This week’s episode, being a season finale, had me going for a while. The episode begins with Christian scaring his employees with an apocalyptic announcement just for kicks (another standard of the show: Christian is one of the most casually horrible people on TV). In the hierarchy of being able to do what you want, Christian has almost sadistic reign with John and Kate enjoying some partial degree of hell-raising privilege. One of the clever things about this show is that although  Matt and Jake are middle management, you rarely see them enjoying the perks of being able to domineer anyone under them (despite the fact that people like Baron and Grace exist). In certain cases where you do see them with an underling, Matt and Jake are often unsuccessful in controlling them.

In any case, the next development in the story is slightly confusing: It’s not exactly the end of the world but Christian decides to begin a marketing campaign which, for extremely tangential reasons, cause Matt, Jake, and Grace to act as if it is the end of the world. At this scale of comedy, it's not worth worrying about.

Jake quits his job and tries to do every Bohemian yuppie idea that fills his head—open up a record company, start a bar with carefully curated music, become a chef—before realizing that there’s a group of roughly identical yuppies with the exact same ideas in their head. The joke of Jake’s lack of originality is a great example of how comedy can be presented visually with a little bit of innovative thinking.

In the interim, Matt seems to have an inverse trajectory to Jake’s unemployment slump riding a magical high. This is another case where presentation- an affirming montage of Matt ascending up the corporate ladder and seeming to enjoy himself for once- makes the difference. 

But the scene stealer as always as Grace who has a list of creepily specific people she wants to sleep with because it’s “the end of the world”(which, again, it isn’t). Technicalities aside, it’s a lot of fun to witness this character, who’s generally been portrayed as asexual, suddenly become the South Asian Wilt Chamberlain.

The disadvantage of an upcoming third season is the lack of room to take many of these characters anywhere else. But as "Seinfeld" and most sitcoms in the 20th century have demonstrated, the status quo can work wonders if the comedic beats are strong enough.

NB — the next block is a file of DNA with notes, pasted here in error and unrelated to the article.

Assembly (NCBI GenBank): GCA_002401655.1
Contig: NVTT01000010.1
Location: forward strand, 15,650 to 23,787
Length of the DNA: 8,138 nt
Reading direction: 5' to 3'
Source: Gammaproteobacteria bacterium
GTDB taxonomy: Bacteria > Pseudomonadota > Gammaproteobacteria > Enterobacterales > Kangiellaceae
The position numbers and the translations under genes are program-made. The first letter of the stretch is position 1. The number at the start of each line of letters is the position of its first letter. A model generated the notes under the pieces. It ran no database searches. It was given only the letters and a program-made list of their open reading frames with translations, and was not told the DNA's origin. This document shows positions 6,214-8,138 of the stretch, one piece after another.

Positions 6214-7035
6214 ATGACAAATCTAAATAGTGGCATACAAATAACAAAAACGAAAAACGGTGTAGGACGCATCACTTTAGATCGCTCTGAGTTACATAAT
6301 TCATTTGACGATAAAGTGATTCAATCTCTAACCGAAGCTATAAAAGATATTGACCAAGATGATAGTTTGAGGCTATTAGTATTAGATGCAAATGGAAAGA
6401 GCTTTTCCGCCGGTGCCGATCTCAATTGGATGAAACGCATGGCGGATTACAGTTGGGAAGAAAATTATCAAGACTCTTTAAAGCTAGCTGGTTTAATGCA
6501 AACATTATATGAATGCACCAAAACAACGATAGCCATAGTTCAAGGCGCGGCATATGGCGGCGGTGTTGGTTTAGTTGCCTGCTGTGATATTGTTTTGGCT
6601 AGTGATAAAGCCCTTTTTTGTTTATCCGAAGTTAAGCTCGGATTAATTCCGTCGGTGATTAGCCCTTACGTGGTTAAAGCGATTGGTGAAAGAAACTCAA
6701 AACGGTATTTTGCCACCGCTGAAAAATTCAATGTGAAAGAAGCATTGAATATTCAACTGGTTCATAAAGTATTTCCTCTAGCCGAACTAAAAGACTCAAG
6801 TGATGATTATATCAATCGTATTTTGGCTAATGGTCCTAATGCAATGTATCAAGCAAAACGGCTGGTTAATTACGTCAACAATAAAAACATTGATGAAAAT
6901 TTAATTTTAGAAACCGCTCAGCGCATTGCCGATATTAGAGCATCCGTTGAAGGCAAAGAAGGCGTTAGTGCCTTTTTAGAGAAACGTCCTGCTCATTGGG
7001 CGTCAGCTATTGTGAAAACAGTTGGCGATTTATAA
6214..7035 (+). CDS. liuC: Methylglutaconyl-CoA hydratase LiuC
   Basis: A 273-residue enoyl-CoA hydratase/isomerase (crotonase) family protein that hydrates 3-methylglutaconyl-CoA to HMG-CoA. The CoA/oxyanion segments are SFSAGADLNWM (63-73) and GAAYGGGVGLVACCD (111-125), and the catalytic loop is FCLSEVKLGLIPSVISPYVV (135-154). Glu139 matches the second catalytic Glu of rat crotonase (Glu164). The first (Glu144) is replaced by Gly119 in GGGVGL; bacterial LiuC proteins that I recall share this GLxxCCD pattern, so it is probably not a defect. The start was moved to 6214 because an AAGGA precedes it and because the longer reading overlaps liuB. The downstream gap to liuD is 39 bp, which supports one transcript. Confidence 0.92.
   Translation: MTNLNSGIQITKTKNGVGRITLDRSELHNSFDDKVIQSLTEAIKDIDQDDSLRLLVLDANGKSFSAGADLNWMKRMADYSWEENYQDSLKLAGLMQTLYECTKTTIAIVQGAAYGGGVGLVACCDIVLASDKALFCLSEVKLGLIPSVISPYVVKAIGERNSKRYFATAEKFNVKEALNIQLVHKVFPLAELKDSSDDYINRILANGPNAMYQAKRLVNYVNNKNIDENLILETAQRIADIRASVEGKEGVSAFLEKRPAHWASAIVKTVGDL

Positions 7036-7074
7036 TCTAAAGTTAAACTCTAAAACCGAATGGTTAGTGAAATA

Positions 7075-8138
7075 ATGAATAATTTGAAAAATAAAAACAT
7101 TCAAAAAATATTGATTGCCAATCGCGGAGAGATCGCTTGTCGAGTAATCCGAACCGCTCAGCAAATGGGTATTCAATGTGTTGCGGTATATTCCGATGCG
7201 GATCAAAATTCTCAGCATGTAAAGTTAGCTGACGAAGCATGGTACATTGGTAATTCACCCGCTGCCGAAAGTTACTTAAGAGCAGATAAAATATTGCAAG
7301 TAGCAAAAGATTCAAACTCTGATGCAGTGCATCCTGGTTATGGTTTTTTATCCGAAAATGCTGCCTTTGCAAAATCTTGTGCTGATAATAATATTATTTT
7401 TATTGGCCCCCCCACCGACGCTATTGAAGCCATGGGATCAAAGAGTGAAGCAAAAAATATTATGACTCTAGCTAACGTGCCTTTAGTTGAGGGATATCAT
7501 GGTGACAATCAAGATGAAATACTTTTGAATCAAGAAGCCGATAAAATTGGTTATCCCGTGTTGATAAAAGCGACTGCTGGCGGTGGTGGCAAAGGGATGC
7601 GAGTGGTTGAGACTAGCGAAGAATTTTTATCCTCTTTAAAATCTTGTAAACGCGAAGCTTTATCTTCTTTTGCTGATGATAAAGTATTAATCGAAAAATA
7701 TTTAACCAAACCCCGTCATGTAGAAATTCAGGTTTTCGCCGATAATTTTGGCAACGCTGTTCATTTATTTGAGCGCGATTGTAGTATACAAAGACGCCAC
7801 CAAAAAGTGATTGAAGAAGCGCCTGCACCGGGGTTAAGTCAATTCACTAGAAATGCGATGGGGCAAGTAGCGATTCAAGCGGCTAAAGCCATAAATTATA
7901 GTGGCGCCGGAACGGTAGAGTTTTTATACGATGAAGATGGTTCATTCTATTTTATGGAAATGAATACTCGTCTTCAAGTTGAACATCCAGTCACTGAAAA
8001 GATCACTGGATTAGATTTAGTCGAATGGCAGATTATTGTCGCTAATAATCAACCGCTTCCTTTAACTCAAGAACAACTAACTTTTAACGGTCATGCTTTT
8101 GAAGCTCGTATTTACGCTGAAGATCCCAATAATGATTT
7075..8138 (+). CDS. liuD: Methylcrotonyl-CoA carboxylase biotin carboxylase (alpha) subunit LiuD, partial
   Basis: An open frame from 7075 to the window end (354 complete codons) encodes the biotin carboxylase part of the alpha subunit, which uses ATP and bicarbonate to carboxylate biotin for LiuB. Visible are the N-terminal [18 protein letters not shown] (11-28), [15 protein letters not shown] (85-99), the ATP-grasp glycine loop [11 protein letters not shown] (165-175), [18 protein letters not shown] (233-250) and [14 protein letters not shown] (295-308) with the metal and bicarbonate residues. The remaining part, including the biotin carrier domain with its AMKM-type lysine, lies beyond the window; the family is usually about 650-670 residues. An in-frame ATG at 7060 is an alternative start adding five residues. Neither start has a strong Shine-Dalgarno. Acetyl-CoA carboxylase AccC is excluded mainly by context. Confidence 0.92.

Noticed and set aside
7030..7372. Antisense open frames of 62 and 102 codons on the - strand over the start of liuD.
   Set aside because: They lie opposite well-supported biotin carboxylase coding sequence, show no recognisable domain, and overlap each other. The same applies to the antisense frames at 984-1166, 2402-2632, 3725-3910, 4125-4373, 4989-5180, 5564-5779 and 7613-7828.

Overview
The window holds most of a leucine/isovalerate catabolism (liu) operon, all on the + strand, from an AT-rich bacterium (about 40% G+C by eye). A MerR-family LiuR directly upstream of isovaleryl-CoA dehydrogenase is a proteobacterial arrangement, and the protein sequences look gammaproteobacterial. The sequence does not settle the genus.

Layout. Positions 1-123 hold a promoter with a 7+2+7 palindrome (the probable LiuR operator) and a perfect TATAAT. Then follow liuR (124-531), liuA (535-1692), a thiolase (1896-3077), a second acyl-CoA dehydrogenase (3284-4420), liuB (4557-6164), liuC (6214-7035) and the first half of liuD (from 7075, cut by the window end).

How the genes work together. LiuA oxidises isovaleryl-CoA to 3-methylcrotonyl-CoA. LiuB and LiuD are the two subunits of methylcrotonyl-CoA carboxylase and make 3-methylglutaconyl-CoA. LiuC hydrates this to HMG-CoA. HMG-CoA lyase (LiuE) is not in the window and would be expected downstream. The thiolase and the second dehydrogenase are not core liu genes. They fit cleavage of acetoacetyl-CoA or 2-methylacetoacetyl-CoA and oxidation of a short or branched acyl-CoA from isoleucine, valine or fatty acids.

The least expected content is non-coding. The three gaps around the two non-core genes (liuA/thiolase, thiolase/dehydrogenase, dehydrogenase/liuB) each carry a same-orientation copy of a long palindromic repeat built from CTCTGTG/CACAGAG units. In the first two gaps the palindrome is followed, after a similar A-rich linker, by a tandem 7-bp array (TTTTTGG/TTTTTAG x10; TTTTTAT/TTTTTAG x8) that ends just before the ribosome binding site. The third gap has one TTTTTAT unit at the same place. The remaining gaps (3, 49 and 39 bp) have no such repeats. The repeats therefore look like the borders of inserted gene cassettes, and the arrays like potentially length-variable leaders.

Wednesday, March 27, 2019

My week in TV VI: Umbrella Academy Pilot: Wes Anderson Meets Quentin Tarantino



Credit: Comingsoon.net
Umbrella Academy (Netflix)-“Pilot”- Encapsulating the feel of this show is so easy, I can do it in five words: Wes Anderson meets Quentin Tarantino.

When some freak accident in mother nature impregnates and induces labor in countless women across the globe on the same day, a shady rich man travels the world to adopt as many of the kids as he can. He ends up with seven (six of whom are still alive) then trains them in an ornate mansion to use their superpowers, but what else is new? There’s a parody on the internet by the wonderfully film literate You Tuber Patrick Williams:  “What if Wes Anderson directed the X-Men” which hits this show right on the nose.

The found family here feels like a near facsimile of the co-dependently depressed “Royal Tenenbaums”; the adult sibling who’s trapped in a kid’s body (character’s name on IMDB is listed as “Number Five”) is dressed exactly like Max from “Rushmore”; and the lavishly delicate interiors recall any number of Anderson’s films.

But as you’re thinking the show is just ripping off one of the most idiosyncratic auteurs of the 90s (although technically “Tenenbaums” was 2001), the penultimate act of the pilot, Number Five goes into a diner and casually murders (and rewatch this clip, it’s not self-defense but rather gleeful brutally) five SWAT  team members while lights flicker, fast edits ensue, the victims’ last gasps fill the soundscape and the song ”Istanbul Was Once Constantinople” plays in the background. The sensory overload and the glorified violence recall Tarantino and it’s even more jarring here.